C. Enactment of the BFSA

  On July 3, 2003, the New York State legislature enacted the BFSA. See N.Y. PUB. AUTH. LAW § 3850, et seq. (McKinney Supp. 2005). As indicated in the legislative declaration of need, the impetus of the BFSA was the city of Buffalo's crumbling finances, as evidenced in the State Comptroller's report:
The legislature hereby finds and declares that the city of Buffalo is facing a severe fiscal crisis, and that the crisis cannot be resolved absent assistance from the state. The legislature finds that the city has repeatedly relied on annual extraordinary increases in state aid to balance its budget, and that the state cannot continue to take such extraordinary actions on the city's behalf. The legislature further finds and declares the maintenance of a balanced budget by the city of Buffalo is a matter of overriding state concern, requiring the legislature to intervene to provide a means whereby: the long-term fiscal stability of the city will be assured, the confidence of investors in the city's bonds and notes is preserved, and the economy of both the region and the state as a whole is protected.
N.Y. PUB. AUTH. LAW § 3850-a.

  In general, the BFSA requires the Control Board to monitor the city of Buffalo's financial plans on an ongoing basis to ensure that the city is adhering to the detailed fiscal requirements set forth in the BFSA. (Defendants' Statement, ¶ 56.) For example, the BFSA requires that the city prepare and submit to the Control Board a four-year (2004-2007) financial plan demonstrating, among other things, that annual operating expenses will not exceed annual operating revenues. N.Y. PUB. AUTH. LAW § 3857(1). The goal is for the city to steadily balance its budget gaps with less and less outside financial assistance until it can independently balance its budget in 2008-2009. N.Y. PUB. AUTH. LAW § 3857(1).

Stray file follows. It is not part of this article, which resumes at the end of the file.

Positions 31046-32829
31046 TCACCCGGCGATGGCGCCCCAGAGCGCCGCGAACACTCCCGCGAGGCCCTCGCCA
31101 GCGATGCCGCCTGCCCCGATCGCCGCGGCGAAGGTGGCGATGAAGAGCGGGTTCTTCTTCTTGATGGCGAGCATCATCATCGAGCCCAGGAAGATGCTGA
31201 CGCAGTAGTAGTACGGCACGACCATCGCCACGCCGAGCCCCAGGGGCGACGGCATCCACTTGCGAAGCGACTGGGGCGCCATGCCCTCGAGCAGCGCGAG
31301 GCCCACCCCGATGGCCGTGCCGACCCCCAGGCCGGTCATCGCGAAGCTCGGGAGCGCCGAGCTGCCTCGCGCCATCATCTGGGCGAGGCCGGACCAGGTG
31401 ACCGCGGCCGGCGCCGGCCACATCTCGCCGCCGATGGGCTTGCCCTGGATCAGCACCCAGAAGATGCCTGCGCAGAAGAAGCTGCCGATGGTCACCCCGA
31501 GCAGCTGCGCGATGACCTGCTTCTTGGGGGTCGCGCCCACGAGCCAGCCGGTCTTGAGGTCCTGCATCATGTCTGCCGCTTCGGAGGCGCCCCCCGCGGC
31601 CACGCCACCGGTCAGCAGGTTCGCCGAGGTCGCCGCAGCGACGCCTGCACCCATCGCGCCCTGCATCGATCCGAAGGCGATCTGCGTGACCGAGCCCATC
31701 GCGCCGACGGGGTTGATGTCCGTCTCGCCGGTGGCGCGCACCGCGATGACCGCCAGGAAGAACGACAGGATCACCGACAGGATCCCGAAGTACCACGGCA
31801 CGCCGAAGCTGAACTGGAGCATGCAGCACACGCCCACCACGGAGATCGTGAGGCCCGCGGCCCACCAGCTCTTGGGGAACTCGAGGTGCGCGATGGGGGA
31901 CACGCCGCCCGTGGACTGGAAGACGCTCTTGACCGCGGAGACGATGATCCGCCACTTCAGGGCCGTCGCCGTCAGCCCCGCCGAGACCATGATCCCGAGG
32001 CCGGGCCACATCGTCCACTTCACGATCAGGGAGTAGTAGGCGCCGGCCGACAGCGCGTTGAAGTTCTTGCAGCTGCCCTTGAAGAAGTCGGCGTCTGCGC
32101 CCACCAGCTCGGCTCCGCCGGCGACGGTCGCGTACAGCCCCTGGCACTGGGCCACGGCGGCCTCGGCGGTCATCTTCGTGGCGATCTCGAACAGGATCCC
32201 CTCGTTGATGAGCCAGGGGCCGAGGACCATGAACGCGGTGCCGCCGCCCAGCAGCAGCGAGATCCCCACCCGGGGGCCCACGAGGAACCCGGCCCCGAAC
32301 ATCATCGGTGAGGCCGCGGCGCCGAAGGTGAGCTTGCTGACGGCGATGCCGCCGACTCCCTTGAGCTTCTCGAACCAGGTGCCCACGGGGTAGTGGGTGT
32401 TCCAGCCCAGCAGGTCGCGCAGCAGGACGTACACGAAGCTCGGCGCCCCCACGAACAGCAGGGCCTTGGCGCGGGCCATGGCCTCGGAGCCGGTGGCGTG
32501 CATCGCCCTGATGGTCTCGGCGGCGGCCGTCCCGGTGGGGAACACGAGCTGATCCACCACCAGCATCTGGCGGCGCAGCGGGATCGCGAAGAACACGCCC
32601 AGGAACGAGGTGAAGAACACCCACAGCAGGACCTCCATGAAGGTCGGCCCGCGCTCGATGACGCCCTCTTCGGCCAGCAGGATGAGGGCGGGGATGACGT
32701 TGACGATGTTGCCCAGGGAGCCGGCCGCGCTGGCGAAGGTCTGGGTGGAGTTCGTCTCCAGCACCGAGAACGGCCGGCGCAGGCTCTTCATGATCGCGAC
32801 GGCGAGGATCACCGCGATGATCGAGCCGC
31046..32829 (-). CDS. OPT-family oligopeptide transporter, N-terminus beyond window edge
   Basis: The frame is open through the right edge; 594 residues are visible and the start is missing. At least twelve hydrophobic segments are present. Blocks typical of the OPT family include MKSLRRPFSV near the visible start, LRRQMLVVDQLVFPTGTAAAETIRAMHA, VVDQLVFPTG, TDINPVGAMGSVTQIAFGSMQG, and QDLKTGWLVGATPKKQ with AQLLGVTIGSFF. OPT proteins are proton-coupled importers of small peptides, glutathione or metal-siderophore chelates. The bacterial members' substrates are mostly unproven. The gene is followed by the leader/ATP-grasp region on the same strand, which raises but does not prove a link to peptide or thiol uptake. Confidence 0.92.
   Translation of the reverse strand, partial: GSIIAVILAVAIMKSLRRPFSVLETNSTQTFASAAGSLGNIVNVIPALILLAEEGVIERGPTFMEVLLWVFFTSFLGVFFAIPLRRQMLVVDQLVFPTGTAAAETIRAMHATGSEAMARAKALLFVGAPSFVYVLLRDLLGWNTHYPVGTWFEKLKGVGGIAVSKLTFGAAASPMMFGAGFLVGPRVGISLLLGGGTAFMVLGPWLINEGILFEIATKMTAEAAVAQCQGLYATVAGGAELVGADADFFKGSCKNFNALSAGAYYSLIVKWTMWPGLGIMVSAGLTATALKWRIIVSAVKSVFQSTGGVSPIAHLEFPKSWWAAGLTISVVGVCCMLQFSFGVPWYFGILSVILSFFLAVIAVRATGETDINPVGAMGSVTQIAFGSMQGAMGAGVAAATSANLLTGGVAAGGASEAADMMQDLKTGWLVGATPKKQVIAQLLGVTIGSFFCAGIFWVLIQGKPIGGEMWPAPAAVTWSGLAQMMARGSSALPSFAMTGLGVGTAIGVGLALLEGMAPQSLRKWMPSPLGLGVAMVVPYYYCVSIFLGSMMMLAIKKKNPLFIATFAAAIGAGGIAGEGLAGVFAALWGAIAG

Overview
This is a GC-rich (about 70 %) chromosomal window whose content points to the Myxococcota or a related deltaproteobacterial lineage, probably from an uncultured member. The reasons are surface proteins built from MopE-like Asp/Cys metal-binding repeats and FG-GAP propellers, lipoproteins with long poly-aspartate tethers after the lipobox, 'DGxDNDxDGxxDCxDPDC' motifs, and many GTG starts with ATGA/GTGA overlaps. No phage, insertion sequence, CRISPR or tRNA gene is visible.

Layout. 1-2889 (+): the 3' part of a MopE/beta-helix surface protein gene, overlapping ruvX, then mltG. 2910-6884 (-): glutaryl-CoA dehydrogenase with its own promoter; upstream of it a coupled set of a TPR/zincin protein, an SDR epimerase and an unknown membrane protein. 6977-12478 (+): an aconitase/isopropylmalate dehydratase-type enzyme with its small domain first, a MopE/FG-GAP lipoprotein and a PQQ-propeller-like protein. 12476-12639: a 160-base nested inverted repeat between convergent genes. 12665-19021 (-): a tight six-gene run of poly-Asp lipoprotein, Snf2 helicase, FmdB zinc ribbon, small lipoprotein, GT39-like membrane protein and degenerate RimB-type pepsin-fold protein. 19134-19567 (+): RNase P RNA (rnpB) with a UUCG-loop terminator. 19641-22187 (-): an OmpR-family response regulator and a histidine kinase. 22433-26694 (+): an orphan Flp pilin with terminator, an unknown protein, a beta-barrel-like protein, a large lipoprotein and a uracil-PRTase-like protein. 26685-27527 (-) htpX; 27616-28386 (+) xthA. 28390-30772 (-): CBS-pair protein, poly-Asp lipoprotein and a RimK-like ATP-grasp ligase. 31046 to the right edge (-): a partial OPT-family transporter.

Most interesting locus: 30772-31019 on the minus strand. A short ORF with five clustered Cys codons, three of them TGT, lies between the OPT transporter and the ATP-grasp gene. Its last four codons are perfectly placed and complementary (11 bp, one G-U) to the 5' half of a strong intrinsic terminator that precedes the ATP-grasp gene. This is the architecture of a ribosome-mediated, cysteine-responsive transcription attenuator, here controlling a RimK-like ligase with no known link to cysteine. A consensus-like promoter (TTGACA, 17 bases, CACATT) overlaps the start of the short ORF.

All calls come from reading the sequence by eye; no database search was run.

The city's financial plans must be approved by the Control Board. N.Y. PUB. AUTH. LAW §§ 3858(2)(a). The BFSA provides a mechanism by which the Control Board may review and modify the city's financial plans. N.Y. PUB. AUTH. LAW § 3857. If the city fails to modify its financial plans or fails to demonstrate that it is closing its budget gaps according to the requirements of the BFSA, the Control Board is vested with the authority to act to ensure that the city takes all necessary corrective actions. N.Y. PUB. AUTH. LAW §§ 3857(2), 3858(2). For example, the BFSA specifically authorizes the Control Board to impose a "wage and/or hiring freeze" upon a finding that such a freeze is "essential to the adoption or maintenance of a city budget or a financial plan that is in compliance with [the BFSA]." N.Y. PUB. AUTH. LAW § 3858(2)(c)(i). The BFSA specifically provides that
the [Control Board] shall be empowered to order that all increases in salary or wages of employees of the city and the employees of covered organizations which will take effect after the date of the order pursuant to collective bargaining agreements, other analogous contracts, or interest arbitration awards, now in existence or hereafter entered into, requiring such salary or wage increases as of any date thereafter are suspended.